Final Fantasy: Crystal Chronicles GameCube Review
“Thy memories to the light shall flow
Forgotten jewels that lose their glow
In time they shall return anew
To be gathered like drops of dew…”
It’s been many a year since a Final Fantasy game has been booted up on a Nintendo console. It has been almost eight years since that little fallout happened between the two companies and now Square-Enix, under the guise of Game Designer Studio, brings Final Fantasy back to where it started. Some may even refer to it as it homecoming of a long lost friend. We all welcome someone that has been away for a while, but how much has our friend changed since it has been away? and how much will it cost to get that “connection” back with your old friend you once knew? and most of all is our old friend as good as we remember him all them years ago?
Like I said in the previous paragraph, Crystal Chronicles is the first Final Fantasy game on a Nintendo console in almost a decade – but it is Final Fantasy in name alone. So much is different in this game than any other incarnations it would be indistinguishable to a casual passer-by that did not know what game you where playing. What has changed? Well to start off, the game has been made with multiplayer in mind – infact to get the most out of the you should play multiplayer. There are no FMV’s to be seen in the game; all cut-scenes are done using the in-game engine. The game is also less story based than it counterpart, but there is still a small tale to be told. Anyway, enough with the comparing to previous titles; lets move on a talk about the newest and most innovative Final Fantasy to hit a console this year.
Like all Final Fantasies Crystal Chronicles tell a story, but unlike others incarnations the story is not very in-depth; in fact, it is just there to offer an explanation to the fights you are going to find yourself in. A evil dark matter, know as the Miasma, has covered all the world after a terrible meteor struck. This Miasma is fatal, causing death to anyone who comes into contact with it. The outlook was dim; there was no way to get rid of it, and the townsfolk began to despair and lost all hope there would ever get rid of this menace. But luckily, just at the time it was needed, a Crystal was discovered (wasn’t that nice of the developers). This magical all-singing-all-dancing crystal could keep the miasma at bay and save the races from eminent destruction. But (yes there is a but) the crystal needs the sacred substance called “Myrrh” to get its power….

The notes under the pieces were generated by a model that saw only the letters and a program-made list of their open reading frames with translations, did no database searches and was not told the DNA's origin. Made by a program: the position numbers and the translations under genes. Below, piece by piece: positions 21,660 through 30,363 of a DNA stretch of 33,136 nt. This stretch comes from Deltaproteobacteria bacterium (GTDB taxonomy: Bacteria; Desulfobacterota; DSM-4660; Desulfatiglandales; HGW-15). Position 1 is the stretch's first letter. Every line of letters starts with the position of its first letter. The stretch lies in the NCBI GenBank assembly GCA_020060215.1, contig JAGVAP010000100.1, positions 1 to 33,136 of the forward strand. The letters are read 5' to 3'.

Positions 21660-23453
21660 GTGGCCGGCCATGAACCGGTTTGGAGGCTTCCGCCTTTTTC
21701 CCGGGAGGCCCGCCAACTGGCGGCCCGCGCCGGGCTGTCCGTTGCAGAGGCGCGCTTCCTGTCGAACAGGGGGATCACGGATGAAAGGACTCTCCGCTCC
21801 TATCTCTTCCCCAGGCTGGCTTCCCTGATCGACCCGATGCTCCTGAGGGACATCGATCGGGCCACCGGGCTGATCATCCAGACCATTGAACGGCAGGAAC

….This is where you (and your friends) come in….
….The Myrrh can only keep its power the crystal for about a year. Every year villagers traveled in crystal caravans (which can sit a maximum of 4, GBA’s sold separately) and spent a year collecting drops of Myrrh from different trees. If you fail, your village is doomed – yes doomed – so do not fail if you don’t want to be doomed.
There are four diverse races in Final Fantasy: Crystal Chronicles. At the start of the game you must decide on the race that you want to be. This is significant, since each race has a diverse set of strengths and weaknesses. There are four races: Clavats (balanced stats), Lilties (physical combat), Yukes (magic class), and Selkies (focus attacks). You must create your own characters and name your own village and chose your own trade. So, the game ends up having a custom feel to it and as you have created and named you own character you feel like you are in the game and not just walking through the world in someone else’s shoes. The game is divided into a period of eight years. Each year, you’ll have to journey with your team to three different dungeons and defeat the boss before collecting the Myrrh which will move you onto the next year. Then it’s wash, rinse and repeat with bigger badder bosses to complete the following years. Access to these levels are selected from a very neatly designed world map.
The much talked about Game Boy Advance link has to be used while playing in multiplayer. “Why do I have to use it this way?” you may ask – well, to clear things, up the GBA is NOT used for the single player mode, so if you were concerned about that aspect you can rest easy now or run out and get your copy now. There is a valid reason to have to use the Game Boy Advance while playing in multiplayer; it is not just a devious scheme by Nintendo to pry money from you grubby mitts (40% devious scheme, 60% logical decision)
You see, the GBA is used as your command screen; if each player had to pause to use the command screen via the TV then not only would the feel of the game be ruined, your friends would get bored and possibly angry waiting for you. Other clever aspects of using the GBA are each shows a different screen. One player may have a map of the dungeon that you are in, others will get the location of the treasures revealed to them and another player may get a monster locater revealed to them. These different screens force players to communicate to get through the dungeon successfully which is a nice aspect as when you finally finished the dungeon each player should feel as they contributed in some way and no one will be left out no matter how high or low there gaming skills are.